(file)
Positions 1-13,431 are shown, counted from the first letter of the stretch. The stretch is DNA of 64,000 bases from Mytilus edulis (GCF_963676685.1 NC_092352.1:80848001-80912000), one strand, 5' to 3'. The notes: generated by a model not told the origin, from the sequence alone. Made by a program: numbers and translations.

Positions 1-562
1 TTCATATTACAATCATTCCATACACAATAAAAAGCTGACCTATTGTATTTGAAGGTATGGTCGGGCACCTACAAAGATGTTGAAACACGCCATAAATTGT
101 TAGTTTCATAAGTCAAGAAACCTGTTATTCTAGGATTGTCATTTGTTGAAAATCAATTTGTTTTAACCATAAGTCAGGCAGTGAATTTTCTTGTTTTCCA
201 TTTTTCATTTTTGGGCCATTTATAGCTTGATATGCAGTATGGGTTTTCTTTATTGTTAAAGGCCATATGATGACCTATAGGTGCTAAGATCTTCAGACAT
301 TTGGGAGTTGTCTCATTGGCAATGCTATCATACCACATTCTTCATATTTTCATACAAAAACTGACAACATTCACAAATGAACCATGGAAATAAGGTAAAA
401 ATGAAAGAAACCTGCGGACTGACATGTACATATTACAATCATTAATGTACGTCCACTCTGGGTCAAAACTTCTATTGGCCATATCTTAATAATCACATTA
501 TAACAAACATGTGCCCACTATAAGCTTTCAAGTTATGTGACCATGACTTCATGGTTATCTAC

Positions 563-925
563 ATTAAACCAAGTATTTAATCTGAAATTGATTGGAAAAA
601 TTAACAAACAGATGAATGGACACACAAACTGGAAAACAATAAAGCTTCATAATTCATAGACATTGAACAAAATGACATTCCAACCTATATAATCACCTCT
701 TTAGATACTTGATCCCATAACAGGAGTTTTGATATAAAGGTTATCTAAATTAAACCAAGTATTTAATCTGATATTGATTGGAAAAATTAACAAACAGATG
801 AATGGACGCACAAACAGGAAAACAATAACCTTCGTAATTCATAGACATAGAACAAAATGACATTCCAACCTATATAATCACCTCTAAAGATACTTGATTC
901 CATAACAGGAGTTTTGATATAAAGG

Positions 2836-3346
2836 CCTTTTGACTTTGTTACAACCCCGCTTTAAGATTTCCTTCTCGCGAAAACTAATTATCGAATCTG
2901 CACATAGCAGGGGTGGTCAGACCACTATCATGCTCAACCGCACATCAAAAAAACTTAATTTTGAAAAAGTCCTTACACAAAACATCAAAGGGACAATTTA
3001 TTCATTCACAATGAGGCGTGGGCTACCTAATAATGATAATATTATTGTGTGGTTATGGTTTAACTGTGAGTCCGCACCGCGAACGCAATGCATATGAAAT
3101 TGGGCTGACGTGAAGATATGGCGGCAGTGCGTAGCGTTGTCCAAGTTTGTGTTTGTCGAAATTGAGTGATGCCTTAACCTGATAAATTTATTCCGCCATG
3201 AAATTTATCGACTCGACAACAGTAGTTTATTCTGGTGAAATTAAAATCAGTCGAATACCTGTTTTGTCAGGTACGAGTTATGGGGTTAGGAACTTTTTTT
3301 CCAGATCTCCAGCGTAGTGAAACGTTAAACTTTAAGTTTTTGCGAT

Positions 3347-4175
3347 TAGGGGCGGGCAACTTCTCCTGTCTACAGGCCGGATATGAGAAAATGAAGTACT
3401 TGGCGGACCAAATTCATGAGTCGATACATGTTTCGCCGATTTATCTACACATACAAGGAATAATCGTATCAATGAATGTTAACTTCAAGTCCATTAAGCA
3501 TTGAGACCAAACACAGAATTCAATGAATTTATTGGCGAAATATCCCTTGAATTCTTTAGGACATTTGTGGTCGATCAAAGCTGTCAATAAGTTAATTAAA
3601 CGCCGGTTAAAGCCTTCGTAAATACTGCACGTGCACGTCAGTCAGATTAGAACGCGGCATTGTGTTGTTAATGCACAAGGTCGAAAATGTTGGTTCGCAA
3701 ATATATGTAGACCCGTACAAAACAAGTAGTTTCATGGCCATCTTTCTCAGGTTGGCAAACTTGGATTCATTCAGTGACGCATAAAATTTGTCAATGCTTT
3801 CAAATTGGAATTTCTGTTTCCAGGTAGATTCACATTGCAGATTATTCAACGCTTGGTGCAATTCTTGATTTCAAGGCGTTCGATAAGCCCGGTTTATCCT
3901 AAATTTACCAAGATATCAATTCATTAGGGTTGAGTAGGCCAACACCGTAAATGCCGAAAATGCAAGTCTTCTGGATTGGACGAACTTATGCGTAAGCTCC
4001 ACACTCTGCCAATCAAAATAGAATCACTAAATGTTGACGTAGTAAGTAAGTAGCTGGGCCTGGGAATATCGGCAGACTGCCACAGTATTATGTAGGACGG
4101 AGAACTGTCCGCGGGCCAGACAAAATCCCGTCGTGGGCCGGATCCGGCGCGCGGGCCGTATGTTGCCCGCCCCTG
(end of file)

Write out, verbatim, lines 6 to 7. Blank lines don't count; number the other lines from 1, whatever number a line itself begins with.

301 TTGGGAGTTGTCTCATTGGCAATGCTATCATACCACATTCTTCATATTTTCATACAAAAACTGACAACATTCACAAATGAACCATGGAAATAAGGTAAAA
401 ATGAAAGAAACCTGCGGACTGACATGTACATATTACAATCATTAATGTACGTCCACTCTGGGTCAAAACTTCTATTGGCCATATCTTAATAATCACATTA